All About Iodine
Iodine is a rare metallic element that can be mined from only one place in the world, Chile. It is also a by-product of the oil industry in many countries of the world. It is a purplish solid with an atomic weight of 126.904.
Iodine is an essential trace element for humans that must be ingested. At least 160 micrograms is required daily. Since 1929 in Canada, and 1924 in the States, potassium iodide has been added to table salt, thereby greatly decreasing the incidence of cretinism and goiter. Seventy-five micrograms is added to each gram of salt.
However, in 1982, the average North American consumed about 8 grams of table salt a day or 600 micrograms. In 1993, the average North American was getting only two grams of salt a day or only 150 micrograms a day. This amount would not meet the needs of a physically active person, or breast-feeding or pregnant woman.
In fact, recent evidence suggests that at least 25 percent of women in North America are iodine deficient at some point in their lives.
Dietary iodine intake depends on the iodine content of the soil and water, and the types of foods consumed. Certain foods are naturally high in iodine such as seafoods and seaweeds. But vegetables and fruits can be deficient in iodine if the soil they were grown on lacked iodine, which is usually the case.
Around the Great Lakes, in a large area known as the goiter belt, there is a little or no iodine in the soil or water. The incidence of both FCBD and breast cancer is higher in these goiter areas. However, most areas in Canada and the U.S. have soils that are deficient in all trace minerals including iodine.
Only small amounts of iodine can be ingested from foods and then the amount absorbed is variable depending on many co-factors. For example, smoking cigarettes and consuming an excess of certain foods such as soybeans, the brassica family eaten raw (cabbage, kale, brussel sprouts, mustard greens, cauliflower and broccoli) peanuts and millet, especially if grown on iodine deficient soil, can block iodine absorption by the thyroid.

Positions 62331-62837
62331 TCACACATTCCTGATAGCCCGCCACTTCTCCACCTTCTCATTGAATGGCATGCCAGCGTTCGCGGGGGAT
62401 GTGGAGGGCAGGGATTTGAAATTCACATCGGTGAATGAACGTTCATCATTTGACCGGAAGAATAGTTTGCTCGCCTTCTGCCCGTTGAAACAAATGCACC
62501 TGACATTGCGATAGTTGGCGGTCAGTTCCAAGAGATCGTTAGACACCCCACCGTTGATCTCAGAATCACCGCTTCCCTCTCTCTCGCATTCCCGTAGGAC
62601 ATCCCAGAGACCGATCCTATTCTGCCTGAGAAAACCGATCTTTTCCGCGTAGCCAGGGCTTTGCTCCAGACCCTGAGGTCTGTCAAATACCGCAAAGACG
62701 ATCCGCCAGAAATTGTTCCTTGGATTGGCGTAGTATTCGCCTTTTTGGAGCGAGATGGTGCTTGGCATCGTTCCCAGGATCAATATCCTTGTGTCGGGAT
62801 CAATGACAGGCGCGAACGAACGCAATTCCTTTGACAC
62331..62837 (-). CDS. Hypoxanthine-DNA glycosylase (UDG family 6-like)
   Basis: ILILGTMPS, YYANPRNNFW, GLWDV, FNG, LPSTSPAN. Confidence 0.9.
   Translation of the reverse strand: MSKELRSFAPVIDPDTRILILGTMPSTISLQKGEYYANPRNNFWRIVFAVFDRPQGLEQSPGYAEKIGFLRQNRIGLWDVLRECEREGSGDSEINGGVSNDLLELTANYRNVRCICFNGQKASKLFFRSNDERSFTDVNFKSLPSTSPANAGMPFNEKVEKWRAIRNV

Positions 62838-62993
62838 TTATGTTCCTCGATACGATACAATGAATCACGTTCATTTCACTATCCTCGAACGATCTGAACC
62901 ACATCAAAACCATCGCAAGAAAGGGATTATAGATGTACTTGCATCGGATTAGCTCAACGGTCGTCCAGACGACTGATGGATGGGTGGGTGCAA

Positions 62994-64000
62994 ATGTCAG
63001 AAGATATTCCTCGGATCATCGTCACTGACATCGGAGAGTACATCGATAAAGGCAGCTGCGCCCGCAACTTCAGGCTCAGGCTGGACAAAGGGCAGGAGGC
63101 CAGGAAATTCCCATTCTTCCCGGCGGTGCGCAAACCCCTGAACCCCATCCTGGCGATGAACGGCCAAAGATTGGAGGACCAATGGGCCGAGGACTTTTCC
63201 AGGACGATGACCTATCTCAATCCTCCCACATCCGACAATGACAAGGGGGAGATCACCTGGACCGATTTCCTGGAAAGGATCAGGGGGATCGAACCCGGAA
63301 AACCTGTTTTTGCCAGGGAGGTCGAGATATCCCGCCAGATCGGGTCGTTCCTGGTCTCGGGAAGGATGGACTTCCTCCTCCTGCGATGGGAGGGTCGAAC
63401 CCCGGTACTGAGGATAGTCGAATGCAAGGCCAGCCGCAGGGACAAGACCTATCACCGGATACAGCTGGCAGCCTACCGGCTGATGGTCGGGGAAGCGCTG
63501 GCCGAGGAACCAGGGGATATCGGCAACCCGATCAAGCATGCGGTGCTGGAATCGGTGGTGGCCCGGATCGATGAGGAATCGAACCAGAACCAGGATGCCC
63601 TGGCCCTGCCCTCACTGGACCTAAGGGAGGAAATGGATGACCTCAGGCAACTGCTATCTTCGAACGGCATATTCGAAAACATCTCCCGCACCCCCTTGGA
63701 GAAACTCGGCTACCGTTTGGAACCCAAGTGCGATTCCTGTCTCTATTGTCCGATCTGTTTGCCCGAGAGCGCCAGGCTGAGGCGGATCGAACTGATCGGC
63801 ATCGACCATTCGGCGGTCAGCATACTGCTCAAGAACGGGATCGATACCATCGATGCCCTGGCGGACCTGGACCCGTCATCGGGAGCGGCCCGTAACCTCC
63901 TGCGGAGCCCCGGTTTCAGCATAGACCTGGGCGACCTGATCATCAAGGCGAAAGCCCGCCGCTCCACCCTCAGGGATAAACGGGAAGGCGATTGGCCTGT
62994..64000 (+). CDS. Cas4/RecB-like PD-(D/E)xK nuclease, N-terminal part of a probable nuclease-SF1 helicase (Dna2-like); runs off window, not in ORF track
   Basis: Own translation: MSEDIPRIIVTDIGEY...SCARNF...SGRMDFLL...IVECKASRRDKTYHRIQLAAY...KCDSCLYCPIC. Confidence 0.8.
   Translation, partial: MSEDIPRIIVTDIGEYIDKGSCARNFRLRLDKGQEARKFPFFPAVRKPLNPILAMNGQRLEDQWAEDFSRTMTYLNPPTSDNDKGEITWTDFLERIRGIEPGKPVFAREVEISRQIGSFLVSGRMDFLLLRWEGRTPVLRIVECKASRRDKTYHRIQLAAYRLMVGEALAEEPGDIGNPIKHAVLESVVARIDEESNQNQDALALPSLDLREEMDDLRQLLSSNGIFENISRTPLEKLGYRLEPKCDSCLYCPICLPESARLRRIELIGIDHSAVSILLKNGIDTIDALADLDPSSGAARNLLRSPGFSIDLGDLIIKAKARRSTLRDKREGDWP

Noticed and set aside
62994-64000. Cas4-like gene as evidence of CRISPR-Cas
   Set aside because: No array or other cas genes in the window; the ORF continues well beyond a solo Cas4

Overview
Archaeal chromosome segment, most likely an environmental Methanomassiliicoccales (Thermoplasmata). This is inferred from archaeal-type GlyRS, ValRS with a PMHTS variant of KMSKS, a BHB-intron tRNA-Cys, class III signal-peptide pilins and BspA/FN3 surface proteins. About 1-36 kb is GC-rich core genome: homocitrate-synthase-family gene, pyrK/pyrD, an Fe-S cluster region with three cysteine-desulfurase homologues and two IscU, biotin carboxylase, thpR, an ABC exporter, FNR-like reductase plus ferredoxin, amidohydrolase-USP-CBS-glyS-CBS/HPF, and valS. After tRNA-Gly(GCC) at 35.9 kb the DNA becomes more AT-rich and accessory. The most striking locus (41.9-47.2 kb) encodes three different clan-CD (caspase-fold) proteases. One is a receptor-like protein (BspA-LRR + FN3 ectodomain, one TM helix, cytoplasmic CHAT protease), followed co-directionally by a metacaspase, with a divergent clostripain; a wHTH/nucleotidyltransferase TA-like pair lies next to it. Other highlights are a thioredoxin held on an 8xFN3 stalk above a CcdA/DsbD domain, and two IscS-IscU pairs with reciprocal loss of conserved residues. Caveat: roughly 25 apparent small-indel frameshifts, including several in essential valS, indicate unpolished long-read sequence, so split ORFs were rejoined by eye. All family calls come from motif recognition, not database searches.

Getting More Iodine
Elemental or free iodine, (meaning iodine that is biologically free or available for use by the tissues), is the specific type of iodine that is lacking in breast tissues in FCBD.
This free iodine has a completely different action from the thousands of compounds that contain the element iodine. For example, sodium and potassium iodide mix with water to form a solution that is 95 percent iodide and five percent elemental iodine.
In the past, if more iodine was required, it had to be bound to a salt or a protein. For example, in table salt and in Lugol's solution, it is bound to potassium and in caseinated iodine, it is bound to the milk protein casein.
In 1981, a Canadian scientist and inventor, Dennis O'Dowd, discovered and patented a series of methods and devices to control the dissolution of elemental iodine directly into water. O'Dowd now specializes in iodine water purification systems. He found that when 100 parts per billion of iodine is added to drinking water, 60 to 70 percent less chlorine is required. Such systems are now being used in 16 Canadian cities and towns, and may prove useful should future supplementation of iodine be necessary.
Ghent And Eskin At The New Frontier
In 1972, when Dr. Ghent first began to study the effects of treating FCBD with iodine, he used Lugol's solution, and subsequently, casein bound iodine in pill form with the brand name iodaminol and finally elemental iodine.
At first, Dr. Ghent used a device invented by Dennis O'Dowd. Drs. Ghent and Eskin subsequently developed their own unique and highly effective method for dissolving the iodine crystals in water and delivering precise dosages of aqueous iodine. Most recently, Dr. Ghent developed an entirely new system of delivery of elemental iodine in the form of gelatin capsules, taken orally, with lactose and cornstarch as fillers.
In the first study, one group of 233 volunteers received Lugol's solution for two years and one group of 588 received iodaminol for five years. The results of this study were intriguing.
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